By Subrat Patnaik and Rohit T. K.
(Reuters) - Digital Ally Inc <DGLY.O>, a maker of wearable video cameras and other security products for police forces, is considering launching action cameras aimed at consumers this year, putting it into direct competition with GoPro Inc <GPRO.O>.
Chief Executive Stanton Ross said Digital Ally might have such a camera ready for a "soft launch" in the third quarter.
"We are clearly exploring those opportunities right now," he told Reuters in an interview. "We believe that we have products that may fit real nicely into that market."
More than 9 million point-of-view camcorders were sold worldwide last year, up 21 percent from 2013, according to IDC, a market research firm that specializes in technology. Sales are forecast to increase by a further 15 percent this year.
GoPro, which makes cameras that can be fixed to helmets, bicycles and surf boards, had around a 60 percent share of this market as of the third quarter last year, according to IDC.
It's a market that has also attracted the attention of Apple Inc <AAPL.O>. The iPhone maker was granted a patent on Tuesday for a wearable camera that could be mounted on bike helmets and scuba masks.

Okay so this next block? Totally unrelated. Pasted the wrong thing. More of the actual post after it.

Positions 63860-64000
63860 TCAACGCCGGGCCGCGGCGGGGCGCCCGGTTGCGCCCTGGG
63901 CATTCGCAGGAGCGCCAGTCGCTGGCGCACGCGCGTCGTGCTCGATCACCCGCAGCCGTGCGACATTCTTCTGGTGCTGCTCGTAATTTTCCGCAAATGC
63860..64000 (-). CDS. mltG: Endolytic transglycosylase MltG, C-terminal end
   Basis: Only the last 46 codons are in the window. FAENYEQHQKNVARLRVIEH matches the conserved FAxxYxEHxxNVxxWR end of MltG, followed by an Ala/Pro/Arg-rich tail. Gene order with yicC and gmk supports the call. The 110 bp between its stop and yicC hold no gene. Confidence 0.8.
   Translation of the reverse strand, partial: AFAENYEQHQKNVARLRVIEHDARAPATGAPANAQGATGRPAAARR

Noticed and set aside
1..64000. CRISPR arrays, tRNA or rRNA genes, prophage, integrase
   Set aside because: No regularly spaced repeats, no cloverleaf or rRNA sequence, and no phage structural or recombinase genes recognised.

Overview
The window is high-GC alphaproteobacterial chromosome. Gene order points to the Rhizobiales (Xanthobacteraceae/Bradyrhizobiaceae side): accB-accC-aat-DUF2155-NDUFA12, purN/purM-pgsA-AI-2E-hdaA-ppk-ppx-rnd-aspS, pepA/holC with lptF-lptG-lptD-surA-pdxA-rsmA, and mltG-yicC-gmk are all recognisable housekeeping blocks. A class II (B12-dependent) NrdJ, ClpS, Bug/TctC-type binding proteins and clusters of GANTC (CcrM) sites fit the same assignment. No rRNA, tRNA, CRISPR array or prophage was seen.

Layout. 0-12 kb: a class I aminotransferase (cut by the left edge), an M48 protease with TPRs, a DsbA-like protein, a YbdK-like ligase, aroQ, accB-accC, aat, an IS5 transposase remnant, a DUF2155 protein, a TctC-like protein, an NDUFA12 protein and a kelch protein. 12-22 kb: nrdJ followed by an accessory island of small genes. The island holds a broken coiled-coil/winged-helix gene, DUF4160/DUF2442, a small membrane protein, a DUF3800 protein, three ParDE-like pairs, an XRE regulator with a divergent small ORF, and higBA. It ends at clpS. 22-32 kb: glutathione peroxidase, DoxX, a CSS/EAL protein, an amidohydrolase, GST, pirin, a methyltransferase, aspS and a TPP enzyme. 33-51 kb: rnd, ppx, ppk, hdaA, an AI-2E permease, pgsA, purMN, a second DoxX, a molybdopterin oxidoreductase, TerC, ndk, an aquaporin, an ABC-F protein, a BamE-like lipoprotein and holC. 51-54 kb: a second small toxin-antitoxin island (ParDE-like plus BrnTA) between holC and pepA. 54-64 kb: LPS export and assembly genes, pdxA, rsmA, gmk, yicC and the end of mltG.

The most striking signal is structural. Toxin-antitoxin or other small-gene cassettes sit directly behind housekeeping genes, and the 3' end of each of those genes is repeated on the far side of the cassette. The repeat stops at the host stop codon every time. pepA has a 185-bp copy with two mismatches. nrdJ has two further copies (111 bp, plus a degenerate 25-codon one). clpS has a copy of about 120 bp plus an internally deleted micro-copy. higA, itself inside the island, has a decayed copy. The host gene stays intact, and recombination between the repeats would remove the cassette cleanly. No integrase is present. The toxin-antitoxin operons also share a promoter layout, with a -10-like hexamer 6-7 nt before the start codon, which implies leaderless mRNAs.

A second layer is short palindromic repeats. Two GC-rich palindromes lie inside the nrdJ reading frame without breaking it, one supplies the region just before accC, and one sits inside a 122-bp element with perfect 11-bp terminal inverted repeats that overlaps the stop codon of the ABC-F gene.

Asked whether Digital Ally plans to enter this market, Ross said: "I need to make sure that we have the capabilities to play in that arena."
"We believe we do, but I've got to do some more due diligence before we head down that path."
Digital Ally gets about 90 percent of its revenue from law-enforcement agencies. Orders from U.S. police departments for its wearable surveillance cameras have increased since the riots in Ferguson, Missouri last year.
The Lenexa, Kansas-based company, which competes with Taser International Inc <TASR.O>, also sells its cameras to truckers, taxi operators and ambulance companies.
Digital Ally's Nasdaq-listed stock has risen 34 percent in the last 12 months, as of Wednesday's close of $13.24.
Ross said it was too early to divulge technical details of any possible new camera. Asked about its price, he said a "happy balance" would probably lie somewhere between $195 and $295.
GoPro sells its entry-level camera, HERO, for $129.99. Its high-end HERO4 Black, which can shoot 4K resolution videos, is priced at $499.99, according to the company's website.
Privately owned Polaroid makes Cube, a colorful, pocket-sized action camera costing $99.99, according to its website.
(Editing by Robin Paxton and Joyjeet Das)